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Jim Lehrer: Inside Presidential Debates

Wednesday, September 14, 2011

As Republican candidates continued the fight for the nomination this week in another early Republican primary debate, former PBS News anchor Jim Lehrer, no stranger to the moderator's chair, joins us to discuss his career as an interviewer and his new book, Tension City: Inside the Presidential Debates, from Kennedy-Nixon to Obama-McCain.

Guests:

Jim Lehrer

Comments [13]

Fred A. Kahn from Bethesda, Maryland

I apologize for misspelling Walter Cronkite's name. It was Walter Cronkite and Edward R. Murrow on July 25, 1960 who asked Vice President Richard Nixon if he would agree to debate the Democratic party candidate Senator John D. Kennedy. As I mentionned earlier Frank Stanton, head of CBS, and Robert Sarnoff, head of NBC, in their testimonies to a Congressional committee , who had endorsed debates between the candidates of the major two parties. Finally, th e question of the two TV personalities to VP Nixon got the ball rolling. Senator Kennedy accepted the debate in response to Nixon willingness to debate him,The League of Women's Voters sponsored the debate with the television channels broadcasting them as well as the radio media. Representatives of Nixon,headed by Herb Klein and those of Kennedy ,headed by Pierre Salinger, as well as representatives of the TV and radio met throughout August 1960 to establish the format. Allegation now of the aging Mr. Newton Minow in his book of his alleged role and that of Governor Stevenson are not substantiated by any paper trail I could find..

Mar. 06 2012 03:41 AM
Fred A. Kahn from Bethesda, Maryland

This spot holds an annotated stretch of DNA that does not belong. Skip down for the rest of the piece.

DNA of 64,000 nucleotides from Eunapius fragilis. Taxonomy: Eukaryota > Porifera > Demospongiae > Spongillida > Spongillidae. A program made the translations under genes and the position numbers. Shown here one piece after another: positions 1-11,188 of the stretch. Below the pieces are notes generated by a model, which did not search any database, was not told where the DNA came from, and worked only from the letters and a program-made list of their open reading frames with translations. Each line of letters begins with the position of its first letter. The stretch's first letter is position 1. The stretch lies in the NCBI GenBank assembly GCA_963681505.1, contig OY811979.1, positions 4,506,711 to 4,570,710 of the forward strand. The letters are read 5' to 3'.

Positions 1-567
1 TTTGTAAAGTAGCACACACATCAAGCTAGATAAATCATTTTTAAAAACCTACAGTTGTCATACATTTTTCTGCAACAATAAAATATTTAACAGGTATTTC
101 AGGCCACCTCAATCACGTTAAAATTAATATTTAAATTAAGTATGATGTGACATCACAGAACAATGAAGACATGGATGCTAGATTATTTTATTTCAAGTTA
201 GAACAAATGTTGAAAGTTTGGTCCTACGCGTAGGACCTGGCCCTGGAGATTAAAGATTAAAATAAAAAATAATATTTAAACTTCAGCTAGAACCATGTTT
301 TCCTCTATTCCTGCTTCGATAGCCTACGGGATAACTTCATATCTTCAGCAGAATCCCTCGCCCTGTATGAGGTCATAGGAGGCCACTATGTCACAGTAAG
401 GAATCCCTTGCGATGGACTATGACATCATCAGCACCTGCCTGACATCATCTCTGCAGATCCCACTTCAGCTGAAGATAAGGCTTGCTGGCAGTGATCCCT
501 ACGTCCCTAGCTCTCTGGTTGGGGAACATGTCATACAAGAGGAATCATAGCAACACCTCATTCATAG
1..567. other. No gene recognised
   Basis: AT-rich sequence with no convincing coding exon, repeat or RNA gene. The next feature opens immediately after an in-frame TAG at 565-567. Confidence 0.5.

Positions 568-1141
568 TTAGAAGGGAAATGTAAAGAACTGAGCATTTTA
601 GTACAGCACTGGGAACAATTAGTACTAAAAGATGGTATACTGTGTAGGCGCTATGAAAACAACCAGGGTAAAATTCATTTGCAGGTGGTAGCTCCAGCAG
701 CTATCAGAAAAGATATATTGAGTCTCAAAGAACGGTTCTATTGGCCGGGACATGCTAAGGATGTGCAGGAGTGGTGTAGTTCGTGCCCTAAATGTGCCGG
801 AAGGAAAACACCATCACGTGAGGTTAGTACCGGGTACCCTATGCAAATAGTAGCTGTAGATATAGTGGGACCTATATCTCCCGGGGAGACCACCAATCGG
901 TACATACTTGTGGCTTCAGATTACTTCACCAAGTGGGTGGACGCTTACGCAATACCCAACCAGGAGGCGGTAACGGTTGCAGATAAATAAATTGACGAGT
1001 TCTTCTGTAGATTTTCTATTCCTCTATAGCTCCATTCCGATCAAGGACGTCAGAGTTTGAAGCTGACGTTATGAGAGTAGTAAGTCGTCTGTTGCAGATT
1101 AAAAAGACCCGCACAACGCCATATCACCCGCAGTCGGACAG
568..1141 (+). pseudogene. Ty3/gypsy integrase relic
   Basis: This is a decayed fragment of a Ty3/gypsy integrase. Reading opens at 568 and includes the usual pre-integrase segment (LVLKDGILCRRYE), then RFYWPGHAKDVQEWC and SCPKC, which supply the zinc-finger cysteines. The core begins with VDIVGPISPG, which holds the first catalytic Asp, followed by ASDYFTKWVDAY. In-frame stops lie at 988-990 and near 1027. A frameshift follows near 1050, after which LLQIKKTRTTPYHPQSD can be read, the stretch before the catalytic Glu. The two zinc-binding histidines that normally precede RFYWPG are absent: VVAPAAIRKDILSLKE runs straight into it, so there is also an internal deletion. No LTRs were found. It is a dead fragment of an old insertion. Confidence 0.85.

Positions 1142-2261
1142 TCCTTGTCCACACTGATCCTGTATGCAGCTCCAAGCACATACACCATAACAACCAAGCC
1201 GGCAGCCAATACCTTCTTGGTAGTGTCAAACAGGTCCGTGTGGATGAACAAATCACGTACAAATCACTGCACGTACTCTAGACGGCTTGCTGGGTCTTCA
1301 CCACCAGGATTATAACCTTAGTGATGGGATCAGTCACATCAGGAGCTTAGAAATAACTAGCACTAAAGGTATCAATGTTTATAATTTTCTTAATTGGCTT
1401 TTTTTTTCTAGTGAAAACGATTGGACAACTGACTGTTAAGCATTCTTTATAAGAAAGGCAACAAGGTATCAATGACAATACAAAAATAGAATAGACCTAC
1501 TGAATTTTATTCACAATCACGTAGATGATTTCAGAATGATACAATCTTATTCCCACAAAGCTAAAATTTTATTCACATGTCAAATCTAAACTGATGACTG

i wasasked why Jim Lehrer did not mention my role as an early proponent of the presidential elecyion debates. I was given credit by author Kate Kelly and the Nixon Foundation. I met with Governor Stevenson in Brussels when he was on the way to Moscow late June 1958, We discusswd my presidential elecyion debates proposal and he expressed to me that he viewed it favorably I just learned that a Mr. Minow alleges that Governor Stevenson weote an article endorsing myproposal in l960. U have yet to find that article, but of course, I am pleased. I also met there in Brussels with Mrs Eleanor Roosevelt in in August 1958, I was there on thestaff of the US Department of State handling the VIPs visiting the US Pavilion, In 1956,. i was the subject of an interview in the Baltimore Sun,, August 28, 1956, with the heading of "Immigrant urges Presidential election debates." The Associated Press and the UPI had also carried my proposal nationwide. If you search the internet, you will find many references to my contribution , but Jim Lehrer has obviously not done that. That is , in my view, poor research work when he wrote his book. I think he is mostly on an ego trip in his book , the temper of the today's narcissist society. it was not so in the 1956 when I made the proposal endporsed ion personal letters by the Republican Governor of Maryland the late Honorable Theodore Mc Keldin , Mrs, Roosevelt and the President of the university of Maryland Fr. Wilson Elkons. The chair of both major parties also sent me personal letters expressing their interest. Yet. Mr. Jim Leherer igmnores all that. I still have the letters and clipponggs of newspapers. In those days, the climate was not ready for debates between the major candidates of the two parties. I amaccorded a role in preparing the climate in the 1960 debate. Then, Robert Sarnoff of NBC and Frank Stanton of CBS testified to subcommittees of Congress for the presidential election debates.But, it was in an interview on July 25, 1960 , by Walter Conkrite and Edward R. Murrow that candidate Richard Nixon agreed to debate the democratic candidate. Nixon announced that three days later at the Repin;lican convention. Kennedy agreed and in Aigist representatives of both Nixon and Kennedy met along with representatives of the TB and Rado media to agree on a format. The result is in a memo from Pierre Salinger to Herb Klein, dated Sepember 1, 1060. The first debate was on September 26, 1960, in a Chicago television station. The rest is history/